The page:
In running workshops, Rabbi Zaiman realised that the traditional model of an ethical will was too limiting. So she expanded the concept to what she calls a Forever Letter: “a heartfelt letter that we write to the people who are most important to us in the hope that even if the letter itself isn’t kept forever, the wisdom and love that we share will be” (p. 2).
Many years ago when I was teaching 13- and 14-year olds, I planned a special lesson right before the winter holidays. We started the day by watching It’s a Wonderful Life, and talked about how a single human being can affect the life of each person with whom they come into contact. Afterwards, I read them a story3 about a teacher in New York who honoured each of her students by telling them the difference they made and presented them with a blue ribbon imprinted in gold with the words “Who I Am Makes a Difference”. She then gave the students additional ribbons and asked them to pass on the acknowledgement ceremony. I won’t give away the ending, but you could have heard a pin drop in the room when I finished.
Before lunch, I gave the following instructions: Each of you will create three badges with the message “Who I Am Makes a Difference”. That’s the easy part. The second part is to think of someone who has made a difference in your life. Maybe they were there for you when you were down. Perhaps they helped you achieve something you never thought you could. They could be a coach, a parent, a teacher, a friend, a sibling…whoever it is, they have affected you for the better. You will write a letter to that person, sharing how much you appreciate them and how they have made a difference to you. And then you are going to give or send them the letter. No one else will see it. Understand that you might not get the response you hoped for. They might be embarrassed and shrug it off (particularly if it’s a sibling). You may not get any response. But know, that in delivering such a letter you are giving that person a gift, expressing your gratitude for what they have given you. Enclose the three badges, explaining that one is for them, and the other two are for them to pass the gift of gratitude onto the next person, and so on.
After lunch, my students went to work. Some of them struggled to narrow it down to one person, others wanted to talk through the reasons for sending the letter. They were all engaged and writing; most of them finished, and the bell rang.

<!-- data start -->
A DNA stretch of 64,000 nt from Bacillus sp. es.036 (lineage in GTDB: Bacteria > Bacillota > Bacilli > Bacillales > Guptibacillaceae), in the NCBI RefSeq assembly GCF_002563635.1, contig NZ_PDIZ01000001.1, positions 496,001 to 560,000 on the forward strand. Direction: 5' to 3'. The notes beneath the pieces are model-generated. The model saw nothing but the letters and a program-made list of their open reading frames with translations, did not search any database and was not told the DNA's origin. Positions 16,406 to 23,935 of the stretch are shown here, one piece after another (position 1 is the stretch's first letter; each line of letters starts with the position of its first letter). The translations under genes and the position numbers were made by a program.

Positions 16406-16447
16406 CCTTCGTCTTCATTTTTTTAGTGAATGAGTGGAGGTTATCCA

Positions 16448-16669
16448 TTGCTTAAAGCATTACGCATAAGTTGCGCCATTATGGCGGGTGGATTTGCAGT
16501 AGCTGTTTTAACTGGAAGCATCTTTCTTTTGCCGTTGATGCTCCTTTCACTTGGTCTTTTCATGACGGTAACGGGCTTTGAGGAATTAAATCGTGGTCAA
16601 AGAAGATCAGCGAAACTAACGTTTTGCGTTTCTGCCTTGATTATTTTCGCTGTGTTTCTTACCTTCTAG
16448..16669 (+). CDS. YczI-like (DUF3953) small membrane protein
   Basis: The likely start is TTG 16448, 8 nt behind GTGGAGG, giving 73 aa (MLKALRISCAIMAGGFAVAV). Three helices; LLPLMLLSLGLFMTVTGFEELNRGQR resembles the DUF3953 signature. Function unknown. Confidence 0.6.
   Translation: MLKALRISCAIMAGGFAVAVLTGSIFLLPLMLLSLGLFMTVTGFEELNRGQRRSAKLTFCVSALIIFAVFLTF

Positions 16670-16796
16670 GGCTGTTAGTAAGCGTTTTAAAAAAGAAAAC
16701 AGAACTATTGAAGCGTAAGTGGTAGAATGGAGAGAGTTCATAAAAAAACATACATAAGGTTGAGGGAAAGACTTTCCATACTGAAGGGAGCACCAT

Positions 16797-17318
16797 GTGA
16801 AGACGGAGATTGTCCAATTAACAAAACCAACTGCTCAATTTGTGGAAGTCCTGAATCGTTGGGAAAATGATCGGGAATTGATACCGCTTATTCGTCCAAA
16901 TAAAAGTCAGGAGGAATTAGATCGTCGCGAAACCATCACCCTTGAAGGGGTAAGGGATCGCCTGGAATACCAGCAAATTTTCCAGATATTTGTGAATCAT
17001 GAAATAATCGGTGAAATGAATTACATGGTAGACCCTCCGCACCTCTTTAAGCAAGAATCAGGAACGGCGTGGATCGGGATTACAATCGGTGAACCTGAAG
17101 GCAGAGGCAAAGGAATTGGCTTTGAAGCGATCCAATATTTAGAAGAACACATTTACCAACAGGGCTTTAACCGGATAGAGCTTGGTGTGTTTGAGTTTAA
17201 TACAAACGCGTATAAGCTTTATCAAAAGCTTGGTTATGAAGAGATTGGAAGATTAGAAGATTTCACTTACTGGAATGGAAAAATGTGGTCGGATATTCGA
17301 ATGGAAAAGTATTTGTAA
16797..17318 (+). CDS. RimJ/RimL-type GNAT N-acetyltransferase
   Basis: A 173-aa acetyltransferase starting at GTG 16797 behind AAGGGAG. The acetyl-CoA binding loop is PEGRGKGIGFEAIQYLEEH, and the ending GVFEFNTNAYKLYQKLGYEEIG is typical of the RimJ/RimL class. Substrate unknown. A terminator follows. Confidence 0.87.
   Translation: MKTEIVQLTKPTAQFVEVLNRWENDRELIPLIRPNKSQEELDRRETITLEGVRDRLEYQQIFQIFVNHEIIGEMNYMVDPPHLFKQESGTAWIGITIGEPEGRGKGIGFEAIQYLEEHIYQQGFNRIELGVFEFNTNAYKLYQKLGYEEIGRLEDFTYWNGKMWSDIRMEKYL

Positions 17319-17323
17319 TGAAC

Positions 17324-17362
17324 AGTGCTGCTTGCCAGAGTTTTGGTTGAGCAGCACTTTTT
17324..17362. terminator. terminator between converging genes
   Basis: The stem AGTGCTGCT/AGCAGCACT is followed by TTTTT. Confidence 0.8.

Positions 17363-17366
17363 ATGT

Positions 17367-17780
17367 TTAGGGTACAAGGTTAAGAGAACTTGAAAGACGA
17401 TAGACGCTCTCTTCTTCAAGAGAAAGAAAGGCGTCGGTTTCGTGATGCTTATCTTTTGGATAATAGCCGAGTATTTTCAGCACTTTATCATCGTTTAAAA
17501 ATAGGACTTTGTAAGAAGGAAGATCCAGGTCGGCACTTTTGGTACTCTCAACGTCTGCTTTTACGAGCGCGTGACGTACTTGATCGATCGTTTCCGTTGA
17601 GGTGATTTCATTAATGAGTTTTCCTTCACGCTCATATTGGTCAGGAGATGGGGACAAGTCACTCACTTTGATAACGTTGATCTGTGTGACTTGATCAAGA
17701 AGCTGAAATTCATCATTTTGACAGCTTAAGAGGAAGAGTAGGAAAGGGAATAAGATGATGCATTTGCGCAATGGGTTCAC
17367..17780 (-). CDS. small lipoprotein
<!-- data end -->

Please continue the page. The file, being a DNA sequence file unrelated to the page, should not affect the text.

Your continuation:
I went to the office to check my in-box and saw the head teacher standing there, mouth agape. She’d just received a letter from one of the students was overcome. And you know from what I’ve been telling you that the students were actually writing forever letters; the head teacher’s face instantly told me how important they are.
I myself have written a Forever Letter to a few people in my life — mostly teachers — who have touched my life in deep, soul-changing ways. I’ve also been on the receiving end. But, sadly, I never got one from my father.
So, I’ve written this letter to him, which I want to share. It’s a bit rough, and I’m conscious that I’ve not acknowledged his negative qualities, but right now I’m focussing on the positive.
- Dear Dad,
I miss you. You didn’t write me a Forever Letter, so I am writing this letter to you to help me understand what you tried to teach me in life.
You were a man who enjoyed a good joke, definitely the master-punster in the house—and although your jokes were corny, they helped me appreciate humour, puns and all.
You helped me develop my problem-solving ability. Remember how I came to you with calculus problems and you’d ask, “so, what did you learn before this?” You made me explain the material to you until I eventually figured it out for myself. But then, you knew I could.
You helped me get organised: when I was overwhelmed by exam and essay deadlines, you sat with me and we wrote out a schedule together, restoring my sanity and enabling me to succeed. I sometimes wish you were still here to help me with that.
You taught me to care for others when you negotiated with a stranger’s creditors to enable him to get out of jail and work out a settlement.
You were there for me when you flew to Austin when I had surgery, barely complaining about the Texas heat and no air conditioning in the car.
You connected with Nigel and were the first to figure out that my future husband was a good guy, particularly after you bonded over your conversation comparing American football with rugby.
You didn’t hold onto many material goods. And, although I wouldn’t throw away everything, I could probably take a page from your book on simplifying my life.
And, lastly, although you never completely understood my desire to become a rabbi, you were proud of me. My greatest sadness is that you never got to see me in action—well, at least not directly.
See you on the other side, Dad.
I wish I could see his reaction.
Maybe I’ll read it to the box.
So, in the coming days between now and Yom Kippur, I invite you to write a letter to someone who matters to you. It could be a teacher, a parent, and grandparent, aunt, uncle, mentor, or your child. I’m leaving the book up here in case you’d like to take a look.
As Rabbi Bahya ibn Paquda wrote, “Days are scrolls. Write on them what you want to be remembered”.
Kein y’hi ratson. May it be God’s will.
1 Israel Abrahams, Hebrew Ethical Wills, trans. Rabbi Dr. Moshe Shualy (unpub, 2014), 36, 37, 40, 44, 49; as quoted in Elaina Zaiman, The Forever Letter (Llewellyn Publications, 2017), 180
2 Zaiman, pgs. 3-4
3 Helice “Sparky” Bridges, Chicken Soup for the Soul (1988), accessed 10 Sept 2018 on skdesigns.com/internet/articles/prose/bridges/difference/